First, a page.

By CCN: The Dow and broader U.S. stock market finished lower on Friday, as investors weighed a myriad of macro risks against an apparent surge in consumer confidence. Those betting on a consumer-driven recovery may be in for a rude awakening amid record debt levels…
By CCN: The Dow and broader U.S. stock market finished lower on Friday, as investors weighed a myriad of macro risks against an apparent surge in consumer confidence. Those betting on a consumer-driven recovery may be in for a rude awakening amid record debt levels and the ongoing U.S.-China trade war.
After a brutal pre-market for U.S. stock futures, the Dow Jones Industrial Average reversed losses to trade slightly higher during the afternoon session. But the gains were short-lived as the blue-chip index settled down 98.68 points, or 0.4%, at 25,764,00
The broad S&P 500 Index of large-cap stocks finished down 0.6% at 2,859.53. Most of the 11 primary sectors finished lower, led by energy and industrials companies.
The technology-focused Nasdaq Composite Index plunged 1% to 7,816.28.
U.S. consumer confidence surged to a new 15-year high in May, as Americans gave a glowing assessment of their prospects and reaffirmed their optimism about the Trump recovery.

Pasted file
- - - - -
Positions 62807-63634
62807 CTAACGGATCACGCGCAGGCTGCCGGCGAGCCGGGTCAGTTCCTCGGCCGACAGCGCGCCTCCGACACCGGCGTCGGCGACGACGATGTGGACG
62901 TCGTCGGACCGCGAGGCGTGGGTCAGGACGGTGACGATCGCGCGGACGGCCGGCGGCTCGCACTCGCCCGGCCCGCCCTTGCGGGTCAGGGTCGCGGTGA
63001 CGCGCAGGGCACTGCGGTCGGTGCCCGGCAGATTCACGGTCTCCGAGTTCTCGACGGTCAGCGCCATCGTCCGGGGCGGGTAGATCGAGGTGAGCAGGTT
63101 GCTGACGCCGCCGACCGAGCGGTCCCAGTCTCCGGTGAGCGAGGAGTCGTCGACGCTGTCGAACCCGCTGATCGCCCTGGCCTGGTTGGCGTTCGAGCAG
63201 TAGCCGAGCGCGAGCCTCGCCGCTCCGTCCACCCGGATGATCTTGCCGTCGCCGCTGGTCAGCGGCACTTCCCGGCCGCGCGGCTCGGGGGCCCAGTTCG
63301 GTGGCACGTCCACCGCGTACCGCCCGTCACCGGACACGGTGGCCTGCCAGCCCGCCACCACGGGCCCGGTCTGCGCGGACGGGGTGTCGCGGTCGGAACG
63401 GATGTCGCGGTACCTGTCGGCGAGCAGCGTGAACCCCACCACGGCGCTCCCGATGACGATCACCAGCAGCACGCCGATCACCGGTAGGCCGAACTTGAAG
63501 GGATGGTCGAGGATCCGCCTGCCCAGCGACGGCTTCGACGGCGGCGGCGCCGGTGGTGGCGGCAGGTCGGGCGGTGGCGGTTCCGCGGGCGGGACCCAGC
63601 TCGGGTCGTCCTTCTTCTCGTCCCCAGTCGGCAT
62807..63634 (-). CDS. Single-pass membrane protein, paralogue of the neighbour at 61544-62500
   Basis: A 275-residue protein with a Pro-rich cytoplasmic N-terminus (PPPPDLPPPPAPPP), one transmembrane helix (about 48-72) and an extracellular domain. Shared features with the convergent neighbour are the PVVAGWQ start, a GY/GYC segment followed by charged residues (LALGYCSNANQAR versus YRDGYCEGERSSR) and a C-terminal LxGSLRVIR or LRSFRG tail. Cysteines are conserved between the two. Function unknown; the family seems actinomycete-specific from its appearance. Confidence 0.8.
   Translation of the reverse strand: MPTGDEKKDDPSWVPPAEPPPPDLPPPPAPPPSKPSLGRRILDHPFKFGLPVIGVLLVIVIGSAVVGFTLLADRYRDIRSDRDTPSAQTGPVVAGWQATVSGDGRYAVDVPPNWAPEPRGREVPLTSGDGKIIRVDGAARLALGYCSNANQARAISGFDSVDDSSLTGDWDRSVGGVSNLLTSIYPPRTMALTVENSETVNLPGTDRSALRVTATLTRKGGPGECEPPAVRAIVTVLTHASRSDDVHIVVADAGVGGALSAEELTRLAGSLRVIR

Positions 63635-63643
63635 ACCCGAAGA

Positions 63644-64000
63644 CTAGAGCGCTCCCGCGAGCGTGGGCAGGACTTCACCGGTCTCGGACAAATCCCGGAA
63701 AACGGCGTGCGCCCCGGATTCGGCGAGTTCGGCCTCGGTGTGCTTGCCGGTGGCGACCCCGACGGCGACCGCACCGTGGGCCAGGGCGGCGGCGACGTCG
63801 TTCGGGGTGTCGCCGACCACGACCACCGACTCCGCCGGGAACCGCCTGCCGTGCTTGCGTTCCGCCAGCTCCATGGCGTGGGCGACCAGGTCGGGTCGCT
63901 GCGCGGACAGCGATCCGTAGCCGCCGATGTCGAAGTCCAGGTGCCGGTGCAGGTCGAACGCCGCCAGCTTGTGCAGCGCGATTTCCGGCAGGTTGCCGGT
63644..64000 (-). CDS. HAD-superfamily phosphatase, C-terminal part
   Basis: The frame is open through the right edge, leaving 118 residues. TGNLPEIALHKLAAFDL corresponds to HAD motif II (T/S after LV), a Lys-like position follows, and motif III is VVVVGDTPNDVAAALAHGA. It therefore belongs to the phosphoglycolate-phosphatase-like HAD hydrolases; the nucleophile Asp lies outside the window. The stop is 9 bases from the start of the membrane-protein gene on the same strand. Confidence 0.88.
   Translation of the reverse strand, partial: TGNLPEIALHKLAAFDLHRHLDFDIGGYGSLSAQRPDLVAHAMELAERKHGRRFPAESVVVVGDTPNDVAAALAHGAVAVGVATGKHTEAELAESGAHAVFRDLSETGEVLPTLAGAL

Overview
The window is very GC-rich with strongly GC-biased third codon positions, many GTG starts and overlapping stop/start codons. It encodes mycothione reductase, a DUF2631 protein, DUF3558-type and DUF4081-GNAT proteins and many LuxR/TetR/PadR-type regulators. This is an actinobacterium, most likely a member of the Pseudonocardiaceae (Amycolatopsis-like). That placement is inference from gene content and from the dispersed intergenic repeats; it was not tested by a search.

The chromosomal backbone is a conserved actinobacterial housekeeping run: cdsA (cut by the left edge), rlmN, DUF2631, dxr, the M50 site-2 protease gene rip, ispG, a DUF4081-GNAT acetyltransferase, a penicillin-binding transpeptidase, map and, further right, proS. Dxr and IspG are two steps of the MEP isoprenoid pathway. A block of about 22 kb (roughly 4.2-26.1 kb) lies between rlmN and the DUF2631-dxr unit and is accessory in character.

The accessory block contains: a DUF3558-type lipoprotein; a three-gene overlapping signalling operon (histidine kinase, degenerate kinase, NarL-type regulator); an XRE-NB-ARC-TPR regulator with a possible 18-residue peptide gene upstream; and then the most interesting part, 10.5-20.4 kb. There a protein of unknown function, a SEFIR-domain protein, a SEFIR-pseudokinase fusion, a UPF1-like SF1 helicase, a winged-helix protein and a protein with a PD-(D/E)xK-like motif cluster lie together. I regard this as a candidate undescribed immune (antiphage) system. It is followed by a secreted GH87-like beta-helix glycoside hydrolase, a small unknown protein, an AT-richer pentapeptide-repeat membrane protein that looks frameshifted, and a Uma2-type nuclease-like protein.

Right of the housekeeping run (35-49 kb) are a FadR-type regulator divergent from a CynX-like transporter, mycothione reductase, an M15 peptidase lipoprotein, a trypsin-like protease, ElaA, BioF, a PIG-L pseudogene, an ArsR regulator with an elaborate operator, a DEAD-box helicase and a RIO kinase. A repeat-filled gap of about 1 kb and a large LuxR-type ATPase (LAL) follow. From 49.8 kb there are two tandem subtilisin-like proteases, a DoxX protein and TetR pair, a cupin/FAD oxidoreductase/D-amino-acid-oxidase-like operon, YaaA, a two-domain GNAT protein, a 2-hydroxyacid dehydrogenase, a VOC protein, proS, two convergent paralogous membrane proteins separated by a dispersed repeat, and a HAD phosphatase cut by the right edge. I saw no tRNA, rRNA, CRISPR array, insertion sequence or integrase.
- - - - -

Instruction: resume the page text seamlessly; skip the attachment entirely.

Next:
The University of Michigan consumer sentiment index climbed to 102.4 in May from 97.2 in April. The reading was well beyond the 97.5 analysts had expected.
The gauge of future expectations surged to 96.0 from 87.4, which was also a 15-year high. The assessment of current economic conditions improved slightly.
Survey results showed that Americans were still concerned about an escalating tariff war with China, which “could further diminish the pace in consumer spending” that accounts for more than two-thirds of economic activity.
The results came weeks after the U.S. government reported an unexpected surge in GDP growth during the first quarter. However, not everyone is convinced the economy is on solid footing or that consumers should get their hopes up too soon.
Perma-bear and market contrarian Peter Schiff says consumers are over-hyping the so-called “booming economy” because they think it will help their personal circumstances. But nothing of that sort will happen once rising prices diminish their purchasing power.
Schiff says that a full-blown U.S.-China trade war would hurt America the most because the Chinese have been subsidizing the world’s largest economy for decades. “When China withdraws the supports, our credit based service sector economy will implode!” he tweeted earlier this week.
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This article was edited by Josiah Wilmoth.
Last modified: January 10, 2020 3:32 PM UTC